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Fluid Journal : Fluid Journal 2002-2004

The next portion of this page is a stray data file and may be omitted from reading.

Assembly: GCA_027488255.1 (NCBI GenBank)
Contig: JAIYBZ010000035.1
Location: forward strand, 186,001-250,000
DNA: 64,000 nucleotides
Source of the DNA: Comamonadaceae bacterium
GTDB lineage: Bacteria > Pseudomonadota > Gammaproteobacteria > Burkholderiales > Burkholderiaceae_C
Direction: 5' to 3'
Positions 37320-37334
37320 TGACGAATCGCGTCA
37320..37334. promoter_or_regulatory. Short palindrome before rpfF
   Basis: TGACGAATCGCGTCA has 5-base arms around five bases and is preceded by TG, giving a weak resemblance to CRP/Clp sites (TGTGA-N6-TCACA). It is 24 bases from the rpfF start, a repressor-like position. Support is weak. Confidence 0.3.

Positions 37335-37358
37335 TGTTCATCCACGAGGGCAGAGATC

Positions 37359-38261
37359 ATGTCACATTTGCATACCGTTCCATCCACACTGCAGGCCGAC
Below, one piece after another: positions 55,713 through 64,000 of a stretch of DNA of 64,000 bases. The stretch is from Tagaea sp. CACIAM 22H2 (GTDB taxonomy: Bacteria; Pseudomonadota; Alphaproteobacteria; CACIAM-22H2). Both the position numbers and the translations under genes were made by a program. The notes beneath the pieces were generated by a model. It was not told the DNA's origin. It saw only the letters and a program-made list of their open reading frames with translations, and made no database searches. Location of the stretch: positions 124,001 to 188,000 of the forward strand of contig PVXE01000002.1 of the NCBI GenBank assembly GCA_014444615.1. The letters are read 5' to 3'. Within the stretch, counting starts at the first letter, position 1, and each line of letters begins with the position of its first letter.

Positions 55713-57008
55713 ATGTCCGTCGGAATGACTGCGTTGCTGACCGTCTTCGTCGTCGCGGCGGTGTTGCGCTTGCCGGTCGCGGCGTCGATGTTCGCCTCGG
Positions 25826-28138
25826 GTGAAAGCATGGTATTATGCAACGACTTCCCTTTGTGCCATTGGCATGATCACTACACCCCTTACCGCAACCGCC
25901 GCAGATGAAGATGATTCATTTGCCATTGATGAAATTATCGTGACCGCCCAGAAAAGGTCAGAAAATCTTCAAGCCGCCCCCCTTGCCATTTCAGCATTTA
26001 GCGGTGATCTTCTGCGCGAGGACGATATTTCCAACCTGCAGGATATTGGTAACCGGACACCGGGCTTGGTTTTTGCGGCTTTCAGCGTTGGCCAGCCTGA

Figure 1. Profile distribution of bio-available P 43 days after dribble application of 15-30-10 (left) and 60-30-10 (right) two inches to side of corn row. Figure 2. Profile distribution of bio-available P 68 days after dribble application of 15-30-10 (left) and 60-30-10 (right) two inches to side of corn row. movement when increasing N relative to P2O5 is unclear. To characterize this effect, more intensive sampling is needed. Hybrid response. Although soil and plant data are still being analyzed, preliminary results suggest that two non- transgenic corn varieties took better advantage of growing conditions in Clarion silt loam soil than did two transgenic varieties. Dry matter accumulation 13 days after seedlings were planted was greater for both non- transgenic isolines, regardless of the N:P2O5 ratio of the starter. At this point, it is difficult to draw any conclusions because information is not yet available on root growth, plant uptake of N, P and other nutrients, and changes in soil nutrient supply. It may be that the non-transgenic isolines produce more above-ground biomass early or that transgenic isolines require higher nutrient levels, greater light intensity, or some other input to produce similar levels of plant dry matter after emergence. Moreover, these differences may disappear later in the season under field conditions. The results of this preliminary study under controlled conditions set the stage for further field trials. Specifics Location. Field plots were established at the Iowa State University Agricultural Engineering Research Farm west of Ames, Iowa. Soil at this site is a Canisteo silty clay loam. Plot size was 12.5 by 90 feet. Experimental design was a randomized complete block with 13 treatments and 4 replications. Fertilizer applied included: 6-20-0 (5 gal/A 10-34-0), 6-20-6 (8.7 gal/A 7-21- 7), 14-48-0 (12 gal/A 10-34-0), 15-30- 10, 30-30-10, 45-30-10, and 60-30-10. Accounting for N in the starters, a total of 150 lbs/A was applied to all plots. Placement included in-furrow, surface band over row, and dribble band over row and two inches to the side of the row. Dr. Kovar is a soil scientist at the USDA/ARS National Soil Tilth Laboratory, Ames, Iowa. Early Spring 2003
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